I hope you’re sitting down, because this next part will shock you: this snake has a bad reputation.
Its alarming-sounding genus name, Tantilla, lingers a bit too close to “tarantula” or something you’d scream while fleeing a battlefield explosion, and that’s before we even get to its distinctive black head. Because as we all know, black anywhere near the mouth of a snake spells doom. We’re not the only ones to think so, though.
Overlapping the Mexico-US range of the Yaqui black-headed snake are the Cora people, and in 1955, anthropologist Borys Malkin poked them about their local reptile knowledge. Of the animals they mentioned, they seemed to know this secretive, ruler-length snake the least, but enough to say it was rare, and also apparently everywhere.
It was ranked “lethally venomous” too, except by the guy who was bitten on the foot and managed to cure himself with a plant that was, confusingly, also known as the local word for “snake”. While all snakes were known as ku-kux, different species were still distinguished and acknowledged. Until 1964, that wasn’t always the case in the scientific community.
That’s a bit jarring
We assumed the Yaqui black-headed snake only occurred in Mexico, but one specimen, captured in Arizona in 1907, sat overlooked and misidentified in a museum jar for years under the label “plains black-headed snake (Tantilla nigriceps)”.
It wasn’t until Clarence J.McCoy, Jr. took a closer look that we realised our mistake, and that like its namesake the Yaqui Indians, it was found in the US as well. Hooray for Clarence J.
The black head may as well have been a ninja-mask though, because we still weren’t much closer to learning it secrets, such as its behaviour, diet, or breeding habits. In fact, in what has to be my favourite ever closing line in an academic paper, McDiarmid, in 1977, pointed out that its penis hadn’t been illustrated. Well, I have good news for you, Dr. McDiarmid, although probably not for anyone else: we now know that as per usual for a snake, it has two of them, the ends are globular, and there are two very large spines at the base.
Too much information?
I, on the other hand, don’t want to end this post talking about snake genitals, so let’s move on to how the Yaqui black-headed snake is thought to lay 4-20 eggs, and makes a meal of most multi-legged things smaller than it.
It can also be picked out by the white splashes on its cheeks, which are either toned down or non-existent in other Tantilla species, and while it has the dental gear for injecting venom, fear not: reported bites have seen mild swelling at worst. Helpfully, McGinnis and Stebbins’ suggestion is to “avoid handling it”, which isn’t difficult because it prefers to live underground or in crevices, only coming out to party during the rain or at night.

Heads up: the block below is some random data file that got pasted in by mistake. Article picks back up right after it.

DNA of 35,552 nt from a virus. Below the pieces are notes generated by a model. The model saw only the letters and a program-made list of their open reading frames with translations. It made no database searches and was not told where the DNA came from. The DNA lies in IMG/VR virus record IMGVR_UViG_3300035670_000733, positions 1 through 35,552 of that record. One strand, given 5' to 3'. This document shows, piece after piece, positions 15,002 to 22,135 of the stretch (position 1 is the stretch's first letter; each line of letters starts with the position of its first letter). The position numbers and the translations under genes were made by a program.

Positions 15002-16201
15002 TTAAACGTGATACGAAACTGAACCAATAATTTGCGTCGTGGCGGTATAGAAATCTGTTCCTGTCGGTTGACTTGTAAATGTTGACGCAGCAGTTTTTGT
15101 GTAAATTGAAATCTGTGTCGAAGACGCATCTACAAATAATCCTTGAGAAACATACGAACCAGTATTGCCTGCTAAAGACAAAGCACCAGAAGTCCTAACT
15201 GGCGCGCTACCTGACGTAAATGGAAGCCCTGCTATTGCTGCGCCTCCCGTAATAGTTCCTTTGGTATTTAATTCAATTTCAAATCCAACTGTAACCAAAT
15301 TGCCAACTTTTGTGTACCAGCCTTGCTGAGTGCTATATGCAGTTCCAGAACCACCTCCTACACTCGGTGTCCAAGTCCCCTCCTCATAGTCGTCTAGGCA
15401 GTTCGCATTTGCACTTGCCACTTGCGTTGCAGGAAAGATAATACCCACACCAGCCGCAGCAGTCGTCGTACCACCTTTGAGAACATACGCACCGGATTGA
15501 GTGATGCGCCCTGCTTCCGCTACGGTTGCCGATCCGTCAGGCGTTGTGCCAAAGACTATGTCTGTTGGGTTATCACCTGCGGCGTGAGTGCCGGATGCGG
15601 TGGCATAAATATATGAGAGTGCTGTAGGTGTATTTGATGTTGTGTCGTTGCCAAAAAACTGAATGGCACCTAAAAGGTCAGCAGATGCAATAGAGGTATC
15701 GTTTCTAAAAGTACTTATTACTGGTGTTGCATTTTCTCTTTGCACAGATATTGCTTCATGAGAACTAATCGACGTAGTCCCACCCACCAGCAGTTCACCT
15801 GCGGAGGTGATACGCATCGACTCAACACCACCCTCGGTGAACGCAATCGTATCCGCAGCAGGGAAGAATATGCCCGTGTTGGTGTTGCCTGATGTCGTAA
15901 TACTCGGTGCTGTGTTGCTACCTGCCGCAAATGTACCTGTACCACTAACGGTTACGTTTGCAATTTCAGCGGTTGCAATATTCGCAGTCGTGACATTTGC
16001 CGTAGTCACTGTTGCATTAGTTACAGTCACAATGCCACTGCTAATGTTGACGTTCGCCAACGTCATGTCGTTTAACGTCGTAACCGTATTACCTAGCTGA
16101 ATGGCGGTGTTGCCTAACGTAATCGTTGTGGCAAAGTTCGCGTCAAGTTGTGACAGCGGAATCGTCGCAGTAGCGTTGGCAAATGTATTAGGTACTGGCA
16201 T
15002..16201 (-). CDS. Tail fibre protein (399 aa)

This probably means there are more of it than we can find, and it’s already counted as “Least Concern” in the endangered stakes. So sometimes it pays to live under a rock for a while.
Latin: Tantilla yaquia
What? Small, caramel-coloured snake with a black head and white cheek splashes.
Where? Arizona and New Mexico in the US, and Sonora, Chihuahua, Sinaloa and Nayarit in Mexico, usually in wooded areas near water or rocky cover.
How big? About ruler-length, so 17-32 centimetres / 7-12 inches from head to tail.
Endangered? Currently Least Concern, and due to its shy nature, its population is probably larger than we think.
Probable motto: I guess I don’t need a mask to be mysterious.
They look cool. Do they need my help at all?
Nope, they tend to keep out of the way, and their numbers are probably quite healthy.
Just to prove I’m not fibbing:
Editors of Encyclopaedia Britannica. No date. “Yaqui“. Britannica.com.
Frost, D.R. et al. 2007. “Tantilla yaquia. The IUCN Red List of Threatened Species” 2007: e.T63966A12724749.
Malkin, Borys. 1958. “Cora ethnozoology, herpetological knowledge; a bio-ecological and cross-cultural approach“, Anthropological Quarterly 31(3):73-89.
McDiarmid, Roy W. 1977. “Tantilla yaquia“. Catalogue of American Amphibians and Reptiles. Society for the Study of Amphibians and Reptiles.
McGinnis, Samuel M., and Stebbins, Robert C. 2018. “Peterson Field Guide to Western Snakes and Amphibians” (fourth edition). Houghton Mifflin Harcourt Publishing.
Rorabaugh, Jim. 2013. “Yaqui black-headed snake (Tantilla yaquia)“, Sonoran Herpetologist 26(3):61-63.
Shaw, Charles E., and Campbell, Sheldon. 1974. “Snakes of the American West“. Alfred A. Knopf.
Featured image credit: “Yaqui Black Headed Snake”, © Devin Bergquist